Just like any other medication or complete health medicine that may be on the market, it will abide by specific dosing directions. Anything in the world can produce negative results when taken in excess. Even too much water can cause negative health effects. While taking “too much” CBD won’t lead to any dangerous side effects, it is best to take the right amount so that you don’t waste any product or money. A good rule of thumb for CBD dosing is weight x 0.2 for a lighter dose and weight x 0.5 for a heavier dose. More CBD doesn’t guarantee that you will benefit from the extract more than if you take less. In fact, with some ailments, less is actually more! The amount of CBD you take is completely dependent on yourself and what you’re trying to treat.

#2 CBD Can Cause A Failed Drug Test

We touched a little bit on this one earlier in the article but we feel like it needs to be put into its own category of common misconceptions about CBD. The reason that hemp was made legal in the hemp farming act of 2018 was because of its lack of THC. Cannabis, in parts of the United States, is still a controlled substance. Hemp, however, is only farmed and cultivated for its many uses and lack of psychoactive properties i.e. THC. CBD is broken down into two groups of oil, Full Spectrum and  CBD Isolate. Full spectrum CBD contains all of the naturally occurring compounds of the hemp plant and can have up to 0.03% THC. CBD isolate is a specific extract that only contains the CBD compound. ZERO THC is present in a CBD isolate. The CBD myth that you can fail a drug test is inaccurate due to the low concentration of THC. At a strength of 0.03% not enough will absorb into your bloodstream or urine to provide a positive test.

#1 CBD is Illegal

The misconceptions of CBD cover a lot of different claims, but none are as common as the claim that CBD is still illegal. While someone like you – who is more educated on the matter – likely knows it to be a myth, it’s easy to understand how someone who has never researched CBD could come to believe this. Hemp derived CBD has been legal since December 20, 2018. Not just in a few states either, but across the country. While each state still has different versions of “legal”, which can make shipping CBD a challenge at times, the extract is completely legal in the United States. The Farm Bill was a giant win for not only farmers who have been looking for other options for cultivation, but biofuel, textile, food and wellness markets as well.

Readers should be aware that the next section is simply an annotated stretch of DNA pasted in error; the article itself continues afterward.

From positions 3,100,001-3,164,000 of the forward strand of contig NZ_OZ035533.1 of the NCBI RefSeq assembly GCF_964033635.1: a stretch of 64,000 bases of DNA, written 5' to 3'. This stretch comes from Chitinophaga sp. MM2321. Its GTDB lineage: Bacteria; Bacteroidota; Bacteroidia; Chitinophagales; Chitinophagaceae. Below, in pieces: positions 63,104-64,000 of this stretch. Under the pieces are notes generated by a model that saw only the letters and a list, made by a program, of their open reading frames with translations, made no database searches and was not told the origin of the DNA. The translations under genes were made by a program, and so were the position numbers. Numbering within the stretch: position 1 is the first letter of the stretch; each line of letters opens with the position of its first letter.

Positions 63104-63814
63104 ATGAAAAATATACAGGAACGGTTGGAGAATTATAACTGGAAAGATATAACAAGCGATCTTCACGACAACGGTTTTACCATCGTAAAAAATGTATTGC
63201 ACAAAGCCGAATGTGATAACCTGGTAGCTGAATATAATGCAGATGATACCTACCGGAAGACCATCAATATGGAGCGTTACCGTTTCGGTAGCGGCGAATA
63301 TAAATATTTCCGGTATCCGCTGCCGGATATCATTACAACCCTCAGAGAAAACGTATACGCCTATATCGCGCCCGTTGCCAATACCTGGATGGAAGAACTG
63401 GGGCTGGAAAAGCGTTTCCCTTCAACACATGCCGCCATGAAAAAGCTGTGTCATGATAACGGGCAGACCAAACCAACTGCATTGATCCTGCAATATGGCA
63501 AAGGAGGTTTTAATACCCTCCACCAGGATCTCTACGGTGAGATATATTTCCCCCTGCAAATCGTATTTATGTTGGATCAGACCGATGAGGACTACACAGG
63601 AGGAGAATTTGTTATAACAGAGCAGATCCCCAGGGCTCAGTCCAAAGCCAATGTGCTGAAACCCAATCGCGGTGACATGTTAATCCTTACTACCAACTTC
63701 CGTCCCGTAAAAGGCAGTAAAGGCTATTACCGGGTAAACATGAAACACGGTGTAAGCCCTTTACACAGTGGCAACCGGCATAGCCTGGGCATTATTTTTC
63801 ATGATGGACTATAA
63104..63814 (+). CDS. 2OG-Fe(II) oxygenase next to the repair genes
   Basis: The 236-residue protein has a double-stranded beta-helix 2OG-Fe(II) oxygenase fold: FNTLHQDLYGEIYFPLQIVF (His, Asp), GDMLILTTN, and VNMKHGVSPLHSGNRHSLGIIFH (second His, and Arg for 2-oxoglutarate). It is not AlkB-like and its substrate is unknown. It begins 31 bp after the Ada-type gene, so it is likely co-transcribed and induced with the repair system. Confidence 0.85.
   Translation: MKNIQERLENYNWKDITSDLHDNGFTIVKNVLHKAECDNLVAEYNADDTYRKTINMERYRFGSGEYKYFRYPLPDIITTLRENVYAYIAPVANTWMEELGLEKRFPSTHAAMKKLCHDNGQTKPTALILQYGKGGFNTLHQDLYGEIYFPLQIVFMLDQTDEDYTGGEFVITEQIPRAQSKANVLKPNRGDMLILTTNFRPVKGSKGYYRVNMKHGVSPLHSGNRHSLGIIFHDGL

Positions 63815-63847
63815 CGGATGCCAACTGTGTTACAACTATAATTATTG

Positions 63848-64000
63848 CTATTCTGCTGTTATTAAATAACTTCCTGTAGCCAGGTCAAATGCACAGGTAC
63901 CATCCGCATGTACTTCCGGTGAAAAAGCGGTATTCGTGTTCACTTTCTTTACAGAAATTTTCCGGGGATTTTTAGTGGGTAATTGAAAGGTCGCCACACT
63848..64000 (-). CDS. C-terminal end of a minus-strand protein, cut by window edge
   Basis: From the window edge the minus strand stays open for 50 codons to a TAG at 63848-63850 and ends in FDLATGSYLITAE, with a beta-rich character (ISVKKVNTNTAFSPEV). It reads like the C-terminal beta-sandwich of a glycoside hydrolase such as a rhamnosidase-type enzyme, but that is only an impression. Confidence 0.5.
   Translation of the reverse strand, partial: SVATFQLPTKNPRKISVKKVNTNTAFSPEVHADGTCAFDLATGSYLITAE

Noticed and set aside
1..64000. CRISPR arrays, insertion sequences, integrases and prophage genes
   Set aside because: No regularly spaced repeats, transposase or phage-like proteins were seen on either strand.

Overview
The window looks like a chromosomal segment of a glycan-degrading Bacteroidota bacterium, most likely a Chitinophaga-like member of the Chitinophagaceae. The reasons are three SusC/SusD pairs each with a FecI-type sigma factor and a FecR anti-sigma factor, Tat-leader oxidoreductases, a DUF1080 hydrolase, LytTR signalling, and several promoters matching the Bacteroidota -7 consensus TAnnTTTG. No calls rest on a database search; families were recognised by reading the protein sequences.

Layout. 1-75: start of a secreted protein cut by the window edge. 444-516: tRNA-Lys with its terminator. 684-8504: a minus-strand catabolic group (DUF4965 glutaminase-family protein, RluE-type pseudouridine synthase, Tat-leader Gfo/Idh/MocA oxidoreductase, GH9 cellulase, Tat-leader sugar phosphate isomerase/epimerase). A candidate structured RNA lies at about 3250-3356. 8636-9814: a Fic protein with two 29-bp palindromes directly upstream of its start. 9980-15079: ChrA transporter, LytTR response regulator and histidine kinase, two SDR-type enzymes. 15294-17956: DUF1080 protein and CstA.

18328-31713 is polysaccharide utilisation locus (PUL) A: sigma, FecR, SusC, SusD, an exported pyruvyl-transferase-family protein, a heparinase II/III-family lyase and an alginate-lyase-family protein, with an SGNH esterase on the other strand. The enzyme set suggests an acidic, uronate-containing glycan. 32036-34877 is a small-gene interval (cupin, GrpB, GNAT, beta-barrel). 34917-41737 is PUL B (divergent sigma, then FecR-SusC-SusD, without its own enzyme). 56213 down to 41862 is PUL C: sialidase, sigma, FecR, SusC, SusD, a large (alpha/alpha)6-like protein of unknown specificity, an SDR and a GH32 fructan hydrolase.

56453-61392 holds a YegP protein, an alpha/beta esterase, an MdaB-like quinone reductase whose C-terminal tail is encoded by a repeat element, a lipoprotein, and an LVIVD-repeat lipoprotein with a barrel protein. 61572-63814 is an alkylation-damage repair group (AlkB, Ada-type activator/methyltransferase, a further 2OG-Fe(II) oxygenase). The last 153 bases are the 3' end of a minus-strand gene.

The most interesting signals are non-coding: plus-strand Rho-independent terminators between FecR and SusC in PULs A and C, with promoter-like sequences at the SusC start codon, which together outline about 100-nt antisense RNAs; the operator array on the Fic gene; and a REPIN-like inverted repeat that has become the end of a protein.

Needless to say, there is a ton of information out there about CBD and what CBD can do. Just like anything else you are interested in learning more about, you can find tons of resources and articles that go into great detail about cannabidiol and its many uses. Just because you find tons of information online, that doesn’t mean that it is necessarily correct. While we may have cleared up 5 CBD misconceptions, it’s likely that there are hundreds more online. It’s understandable that you may hear or see something in passing and assume that it is the definitive fact on a subject. That is not always the case though. Just like any other type of information online, you should always try to back up what you’re reading with more sources.

# CBD is Illegal

Even this article. We encourage you to look into the myths we laid out and find other articles, from reputable sources, that back up our findings. We did our research so that you don’t have to, but would never hold your need to be thorough against you. Because we want you to have all of the facts, to question what you see online and to be confident that the information you believe to be true is actually true. CBD is a safe, clean, natural substance that interacts with the body in a positive way. Just remember, when you approach almost anything on the internet, approach it with skepticism. Never take a claim at face value unless it has evidence to back it up and never get your facts from a source that isn’t considered a reputable one. Just because you saw it online, doesn’t mean it’s true… unless it’s this article. We checked.

Written By

George Philips

George is a Boston based health writer with over 10 years experience. He has worked for various news outlets and online publications throughout North America. Over the last few years George has focused on the evolving health industry of cannabinoids.

DISCLAIMER: These statements have not been evaluated by the U.S. Food and Drug Administration. Verlota Inc. products are not intended to diagnose, treat, cure, or prevent any disease. Information contained in or made available through Verlota.com website is not intended to constitute or substitute legal advice or consultation from medical or veterinary professionals. See verlota.com/terms-and-conditions